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Builder's fee

Posted by hawkeye2256 (My Page) on
Fri, Mar 8, 13 at 21:24

In a cost-plus build, if the builder's fee is 15%, is it 15% of final price or of total cost of material and labor?


Follow-Up Postings:

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RE: Builder's fee

What's the difference between final price and total cost?


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RE: Builder's fee

If the total cost of material and labor is $500,000, is the builder's fee $75,000 (15% of 500,000) or is it $88,235.29 (15% of 588,235.29 being 88,235.29 and 85% being 500,000)?


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RE: Builder's fee

Total cost. Make sure contract clearly indicates.


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RE: Builder's fee

@dadereni - Hmmm. My quote indicates 85% of the total cost for material and labor and 15% cost plus margin (not sure what margin means). In effect, it says for every 100 dollars I am paying, 85 dollars is going towards the house and 15 dollars for GC. As opposed to for every 115 dollars I am spending, 100 dollars going towards the house and 15 dollars to the GC (this would be more beneficial to me).
Need input from others who have experience with cost plus.

This post was edited by hawkeye2256 on Sat, Mar 9, 13 at 8:38


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RE: Builder's fee

Bottom line question is this - Is builder's fee margin or markup?


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RE: Builder's fee

I find your description continually confusing. Builders typically have a mark-up for overhead/administration and another mark-up for profit (margin). Every builder is different, but 15% + 15% is one possibility.

Can you quote what your contract says, rather than trying to summarize it in your own terms?


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RE: Builder's fee

@virgilcarter - Sorry for the confusion. I haven't signed a contract yet but got a detailed quote including builder's fee at a flat 15%. Total (including construction costs/labor and builder's fee) is 560,000. Of this, builder's fee is 84,000 (15% of 560,000) and construction/labor costs are 476,000. Shouldn't the fee be 15% of 476,000? Hope that helps.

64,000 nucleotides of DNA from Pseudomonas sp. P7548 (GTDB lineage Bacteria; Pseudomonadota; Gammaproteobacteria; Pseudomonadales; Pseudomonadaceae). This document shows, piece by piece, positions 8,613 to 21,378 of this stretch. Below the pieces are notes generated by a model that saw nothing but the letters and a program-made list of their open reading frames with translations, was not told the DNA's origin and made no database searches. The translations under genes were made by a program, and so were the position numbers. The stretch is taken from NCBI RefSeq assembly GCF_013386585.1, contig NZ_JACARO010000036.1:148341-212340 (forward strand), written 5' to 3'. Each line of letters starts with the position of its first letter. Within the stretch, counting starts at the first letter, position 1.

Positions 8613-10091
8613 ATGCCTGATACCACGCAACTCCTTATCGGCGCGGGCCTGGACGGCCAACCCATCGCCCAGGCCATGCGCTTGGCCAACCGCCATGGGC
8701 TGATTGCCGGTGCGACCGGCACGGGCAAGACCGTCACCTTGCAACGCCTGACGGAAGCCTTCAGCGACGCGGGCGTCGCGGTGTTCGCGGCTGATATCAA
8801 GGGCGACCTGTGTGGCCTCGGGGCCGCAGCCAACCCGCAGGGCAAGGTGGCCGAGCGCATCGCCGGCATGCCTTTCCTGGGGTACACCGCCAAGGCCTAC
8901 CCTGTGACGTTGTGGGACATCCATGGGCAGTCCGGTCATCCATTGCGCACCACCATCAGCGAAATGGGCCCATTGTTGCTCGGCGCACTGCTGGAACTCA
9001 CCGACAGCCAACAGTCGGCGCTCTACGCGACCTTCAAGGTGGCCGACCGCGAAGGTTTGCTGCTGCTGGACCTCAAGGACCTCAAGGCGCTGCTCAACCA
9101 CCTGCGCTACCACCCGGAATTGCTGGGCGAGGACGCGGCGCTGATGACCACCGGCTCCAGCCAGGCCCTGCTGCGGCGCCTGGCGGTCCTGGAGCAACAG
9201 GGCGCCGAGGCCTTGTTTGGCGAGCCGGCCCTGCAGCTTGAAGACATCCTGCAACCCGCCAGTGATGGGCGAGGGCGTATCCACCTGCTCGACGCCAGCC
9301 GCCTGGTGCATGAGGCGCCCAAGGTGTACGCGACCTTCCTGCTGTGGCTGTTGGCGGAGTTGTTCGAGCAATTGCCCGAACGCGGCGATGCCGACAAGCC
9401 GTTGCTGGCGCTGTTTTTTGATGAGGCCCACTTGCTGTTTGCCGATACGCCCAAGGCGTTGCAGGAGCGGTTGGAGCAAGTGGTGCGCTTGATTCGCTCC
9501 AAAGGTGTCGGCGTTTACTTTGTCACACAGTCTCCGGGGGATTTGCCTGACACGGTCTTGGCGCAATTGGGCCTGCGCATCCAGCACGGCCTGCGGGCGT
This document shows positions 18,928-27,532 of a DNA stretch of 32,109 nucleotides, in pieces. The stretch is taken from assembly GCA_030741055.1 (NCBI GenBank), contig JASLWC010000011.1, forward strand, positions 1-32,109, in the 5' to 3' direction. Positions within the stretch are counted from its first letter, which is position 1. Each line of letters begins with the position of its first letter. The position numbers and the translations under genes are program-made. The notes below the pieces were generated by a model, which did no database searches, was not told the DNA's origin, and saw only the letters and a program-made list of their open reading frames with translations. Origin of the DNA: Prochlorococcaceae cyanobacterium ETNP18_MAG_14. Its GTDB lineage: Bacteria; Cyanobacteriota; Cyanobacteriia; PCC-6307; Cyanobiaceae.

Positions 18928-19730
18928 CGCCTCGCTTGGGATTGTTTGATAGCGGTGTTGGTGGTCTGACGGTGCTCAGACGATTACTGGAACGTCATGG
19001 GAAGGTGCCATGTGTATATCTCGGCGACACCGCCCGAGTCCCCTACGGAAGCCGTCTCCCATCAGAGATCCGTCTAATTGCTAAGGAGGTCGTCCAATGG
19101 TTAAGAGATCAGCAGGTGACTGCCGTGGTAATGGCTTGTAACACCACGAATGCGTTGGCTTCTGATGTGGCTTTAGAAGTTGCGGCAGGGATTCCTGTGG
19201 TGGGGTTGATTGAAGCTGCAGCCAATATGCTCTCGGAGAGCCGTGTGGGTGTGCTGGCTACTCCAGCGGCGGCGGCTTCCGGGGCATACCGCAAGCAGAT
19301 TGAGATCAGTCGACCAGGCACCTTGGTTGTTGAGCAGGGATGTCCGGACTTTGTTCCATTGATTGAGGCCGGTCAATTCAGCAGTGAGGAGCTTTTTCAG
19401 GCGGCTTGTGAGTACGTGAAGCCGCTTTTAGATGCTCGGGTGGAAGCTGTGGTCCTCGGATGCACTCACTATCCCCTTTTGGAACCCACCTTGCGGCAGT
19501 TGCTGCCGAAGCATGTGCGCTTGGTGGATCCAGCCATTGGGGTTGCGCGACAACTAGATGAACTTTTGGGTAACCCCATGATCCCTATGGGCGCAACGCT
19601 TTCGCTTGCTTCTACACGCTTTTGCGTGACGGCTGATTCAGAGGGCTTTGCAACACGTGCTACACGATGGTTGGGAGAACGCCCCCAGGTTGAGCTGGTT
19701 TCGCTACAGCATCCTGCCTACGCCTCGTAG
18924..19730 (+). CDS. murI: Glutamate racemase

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RE: Builder's fee

I agree that I would say that the builder's fee in that case would be more accurately described as 17.6%, but I don't think I'd reject the quote based on that exclusively. What's important is that you know what you will be charged and you're ok with it, not exactly what the details are.


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RE: Builder's fee

This sounds like a lump sum, not to exceed price of $560,000 including the builder's fee. Is this correct? If so, all you should care about is the $560,000. If that is acceptable, his fee is irrelevant.

That said, your contract should also specifically itemize the method of payment and builder's mark-up for:
--change orders approved by the owner;
--allowances

Allowances are an area where there is often great misunderstand, with builders often low-balling the allowance amounts. You should ensure that amounts for allowances, if any, meet your expectatons, and the contract should be specific about the contractor's installation of these and any other owner-furnished items such as kitchen applicances.

Finally, you should budget a contingency fee of perahps 10% +/- for the predictable change orders and other "surprises" that occur during construction.

Good luck on your project.


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RE: Builder's fee

@virgilcarter - Thanks. Yes, it is lump sum in the sense that is not going to be more than 560,000. However, if it is any less than that (and I do plan to cut back), builder's fee will decrease by 15% of that amount.

I think I have reasonable allowances and am aware of 10% contingency budget.

What's a 'normal' markup for change order approved by owner?


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RE: Builder's fee

What's a 'normal'

Cost-plus in my area runs 22%+. I once had a client on a fixed-price contract who insisted that all his extras be added at my cost. Without a clause in the contract covering that, I let the trades give him their quote, then later rebate me my trade allowance.

(Anybody who thinks they're going to squeeze all the profit out of the builder's hands is usually kidding themselves.)